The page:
Market Outlook

Fed Outlook For 2019: “Wait and See”

How the Fed might approach the year ahead

By John Bellows, Ph.D
15 January 2019
We expect that the Fed will eventually adopt a “wait-and-see” strategy this year; we expect at most one more rate hike in 2019.

Executive Summary

  • The confusion with Fed communications in 2018 reflected its struggle to define a workable strategy for the next phase of the interest rate cycle.
  • We expect that the Fed will eventually adopt a “wait-and-see” strategy in 2019. Such a strategy would build on many of the points Fed Chair Powell made in his Jackson Hole speech.
  • We expect at most one more rate hike in 2019. If it turns out, as we suspect, that realized inflation continues to undershoot the Fed’s 2% target, then a “wait-and-see” strategy would translate into no more rate hikes this year.
  • The Fed’s evolution toward the new strategy has been uneven, and it’s possible that the Fed will once more slip back into its old strategy of removing accommodation before finally and emphatically embracing the “wait-and-see” approach.

A Look Back at 2018: Confusing Communications

Communications from Fed officials were rather confusing in 2018. The confusion was not about their near-term intentions. The Fed raised interest rates at every quarterly meeting, and each time the move was almost fully priced into markets well before the event. The confusion was instead about where policy would be headed over the medium term. Fed officials equivocated on how far rates were from the neutral level; they vacillated on whether or not restrictive policy would eventually be warranted; and they obfuscated the substance of their data-dependent approach. Forward interest rate markets magnified these verbal gyrations: two years forward overnight interest rates moved from 2.2% last January to a high of 3.2% in October before moving all the way back to 2.2% at the beginning of January 2019.
Exhibit 1: Overnight Interest Rates, 2-Year Forward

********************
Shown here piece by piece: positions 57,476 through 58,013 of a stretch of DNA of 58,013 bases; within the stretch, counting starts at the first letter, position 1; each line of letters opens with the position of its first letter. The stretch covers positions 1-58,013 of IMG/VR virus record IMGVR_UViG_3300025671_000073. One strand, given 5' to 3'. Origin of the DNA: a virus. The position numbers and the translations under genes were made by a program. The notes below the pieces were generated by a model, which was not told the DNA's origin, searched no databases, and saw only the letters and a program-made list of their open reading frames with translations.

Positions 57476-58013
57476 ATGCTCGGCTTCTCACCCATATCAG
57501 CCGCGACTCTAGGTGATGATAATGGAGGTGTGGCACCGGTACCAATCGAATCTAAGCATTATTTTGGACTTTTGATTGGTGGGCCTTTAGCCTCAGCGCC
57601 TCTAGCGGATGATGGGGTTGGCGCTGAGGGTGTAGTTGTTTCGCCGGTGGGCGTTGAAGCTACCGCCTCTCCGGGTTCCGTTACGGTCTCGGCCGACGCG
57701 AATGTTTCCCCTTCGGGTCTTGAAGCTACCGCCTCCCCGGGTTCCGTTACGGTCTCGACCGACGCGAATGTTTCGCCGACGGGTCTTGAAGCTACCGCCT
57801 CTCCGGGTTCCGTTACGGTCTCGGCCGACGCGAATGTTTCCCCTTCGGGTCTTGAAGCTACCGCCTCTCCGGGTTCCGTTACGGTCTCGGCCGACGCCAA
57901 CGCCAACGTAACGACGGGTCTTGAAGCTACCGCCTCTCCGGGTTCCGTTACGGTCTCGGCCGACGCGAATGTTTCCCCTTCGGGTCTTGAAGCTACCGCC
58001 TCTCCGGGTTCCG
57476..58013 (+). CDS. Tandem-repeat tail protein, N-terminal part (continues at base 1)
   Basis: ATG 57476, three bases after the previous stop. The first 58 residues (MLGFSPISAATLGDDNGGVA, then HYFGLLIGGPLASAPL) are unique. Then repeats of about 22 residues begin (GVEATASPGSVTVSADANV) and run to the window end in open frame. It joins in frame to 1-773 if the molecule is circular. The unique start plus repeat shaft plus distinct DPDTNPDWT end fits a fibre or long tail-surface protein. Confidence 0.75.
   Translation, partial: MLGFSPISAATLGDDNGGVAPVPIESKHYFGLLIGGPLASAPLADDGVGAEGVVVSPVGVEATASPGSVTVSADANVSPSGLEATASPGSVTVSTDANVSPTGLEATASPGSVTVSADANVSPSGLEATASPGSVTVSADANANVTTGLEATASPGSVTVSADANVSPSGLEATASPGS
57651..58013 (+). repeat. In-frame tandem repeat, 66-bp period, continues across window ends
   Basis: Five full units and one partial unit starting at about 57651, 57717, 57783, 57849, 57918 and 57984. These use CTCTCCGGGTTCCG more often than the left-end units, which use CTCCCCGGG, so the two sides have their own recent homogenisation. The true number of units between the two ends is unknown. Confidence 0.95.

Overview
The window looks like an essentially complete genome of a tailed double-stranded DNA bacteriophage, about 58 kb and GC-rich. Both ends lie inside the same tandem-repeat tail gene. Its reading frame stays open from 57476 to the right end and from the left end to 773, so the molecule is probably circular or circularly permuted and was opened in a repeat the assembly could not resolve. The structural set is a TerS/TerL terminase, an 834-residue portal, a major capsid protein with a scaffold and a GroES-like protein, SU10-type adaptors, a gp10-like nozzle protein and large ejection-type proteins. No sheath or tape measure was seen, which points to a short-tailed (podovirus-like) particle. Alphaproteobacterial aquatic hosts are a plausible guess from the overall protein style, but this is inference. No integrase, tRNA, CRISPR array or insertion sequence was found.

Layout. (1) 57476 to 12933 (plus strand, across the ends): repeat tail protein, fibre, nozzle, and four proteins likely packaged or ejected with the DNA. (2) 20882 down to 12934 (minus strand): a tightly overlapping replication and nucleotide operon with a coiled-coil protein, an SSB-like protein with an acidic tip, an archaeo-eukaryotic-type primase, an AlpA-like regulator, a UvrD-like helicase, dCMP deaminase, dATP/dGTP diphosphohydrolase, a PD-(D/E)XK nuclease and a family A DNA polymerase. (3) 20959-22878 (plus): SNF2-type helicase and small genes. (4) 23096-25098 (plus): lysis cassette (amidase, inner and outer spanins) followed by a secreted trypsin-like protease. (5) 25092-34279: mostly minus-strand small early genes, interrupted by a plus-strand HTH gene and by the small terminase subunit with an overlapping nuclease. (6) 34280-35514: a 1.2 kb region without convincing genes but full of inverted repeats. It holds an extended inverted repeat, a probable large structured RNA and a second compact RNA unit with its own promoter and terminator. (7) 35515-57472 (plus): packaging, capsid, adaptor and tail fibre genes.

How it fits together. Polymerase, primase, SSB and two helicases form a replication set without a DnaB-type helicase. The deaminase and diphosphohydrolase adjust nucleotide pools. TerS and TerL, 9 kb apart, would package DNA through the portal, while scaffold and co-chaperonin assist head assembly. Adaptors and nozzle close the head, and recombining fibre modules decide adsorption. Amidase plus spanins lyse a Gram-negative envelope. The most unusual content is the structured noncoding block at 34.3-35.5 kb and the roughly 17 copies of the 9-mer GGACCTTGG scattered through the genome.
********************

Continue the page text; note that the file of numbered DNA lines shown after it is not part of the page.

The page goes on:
Source: Bloomberg. As of 31 Dec 2018. Past performance is no guarantee of future results. This information is provided for illustrative purposes only and does not reflect the performance of an actual investment.
A possible explanation for the 2018 confusion is that the Fed has struggled to come up with a workable strategy for the next phase of the interest rate cycle. The strategies used by Fed Chair Jerome Powell’s predecessors have been made obsolete by changing circumstances. By way of a brief review, Chair Ben Bernanke’s strategy was straightforward: with unemployment too high and inflation too low, monetary policy should be easy and aimed at supporting the recovery. Chair Janet Yellen’s strategy was a little more nuanced, but nonetheless fairly easy to summarize: with unemployment and inflation closer to target, emergency accommodation was no longer needed and should be (gradually) scaled back. Neither strategy will be of much use to Chair Powell in the coming year, as the economic variables are close to target levels and accommodation has been removed. Powell will need to formulate his own approach, one better suited to the current circumstances.

Stuck Between the Old and the New

In his last Jackson Hole speech, Powell laid out one approach that could become the core of the Fed’s strategy. In that speech Powell downplayed the importance of empirical estimates of the neutral policy rate, and in their place he played up the importance of data dependence. The approach could be summarized as a “wait-and-see” strategy, by which officials would take their cues from realized data, and in particular realized inflation data. Such a strategy would be reminiscent of Chair Alan Greenspan’s monetary policy in the mid-1990s. As Powell himself noted, Greenspan’s strategy allowed the economic recovery to continue for a record 10 years and is considered one of the real bright spots in the history of US monetary policy.